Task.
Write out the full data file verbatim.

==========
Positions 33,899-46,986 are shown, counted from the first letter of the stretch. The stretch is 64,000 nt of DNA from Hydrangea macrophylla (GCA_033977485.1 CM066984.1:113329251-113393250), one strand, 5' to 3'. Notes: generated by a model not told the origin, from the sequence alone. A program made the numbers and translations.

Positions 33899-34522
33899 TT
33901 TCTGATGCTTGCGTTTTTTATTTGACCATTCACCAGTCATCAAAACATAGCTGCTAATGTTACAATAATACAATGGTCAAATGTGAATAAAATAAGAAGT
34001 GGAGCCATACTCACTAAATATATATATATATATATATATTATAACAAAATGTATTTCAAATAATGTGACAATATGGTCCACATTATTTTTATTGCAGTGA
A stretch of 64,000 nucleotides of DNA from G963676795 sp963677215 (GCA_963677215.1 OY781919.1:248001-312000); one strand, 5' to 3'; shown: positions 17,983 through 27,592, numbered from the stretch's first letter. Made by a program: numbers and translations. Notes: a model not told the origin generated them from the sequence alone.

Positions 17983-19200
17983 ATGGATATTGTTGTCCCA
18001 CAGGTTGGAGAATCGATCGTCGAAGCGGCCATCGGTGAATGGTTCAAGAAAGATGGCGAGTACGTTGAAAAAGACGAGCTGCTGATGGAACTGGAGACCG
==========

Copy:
Positions 33,899-46,986 are shown, counted from the first letter of the stretch. The stretch is 64,000 nt of DNA from Hydrangea macrophylla (GCA_033977485.1 CM066984.1:113329251-113393250), one strand, 5' to 3'. Notes: generated by a model not told the origin, from the sequence alone. A program made the numbers and translations.

Positions 33899-34522
33899 TT
33901 TCTGATGCTTGCGTTTTTTATTTGACCATTCACCAGTCATCAAAACATAGCTGCTAATGTTACAATAATACAATGGTCAAATGTGAATAAAATAAGAAGT
34001 GGAGCCATACTCACTAAATATATATATATATATATATATTATAACAAAATGTATTTCAAATAATGTGACAATATGGTCCACATTATTTTTATTGCAGTGA
A stretch of 64,000 nucleotides of DNA from G963676795 sp963677215 (GCA_963677215.1 OY781919.1:248001-312000); one strand, 5' to 3'; shown: positions 17,983 through 27,592, numbered from the stretch's first letter. Made by a program: numbers and translations. Notes: a model not told the origin generated them from the sequence alone.

Positions 17983-19200
17983 ATGGATATTGTTGTCCCA
18001 CAGGTTGGAGAATCGATCGTCGAAGCGGCCATCGGTGAATGGTTCAAGAAAGATGGCGAGTACGTTGAAAAAGACGAGCTGCTGATGGAACTGGAGACCG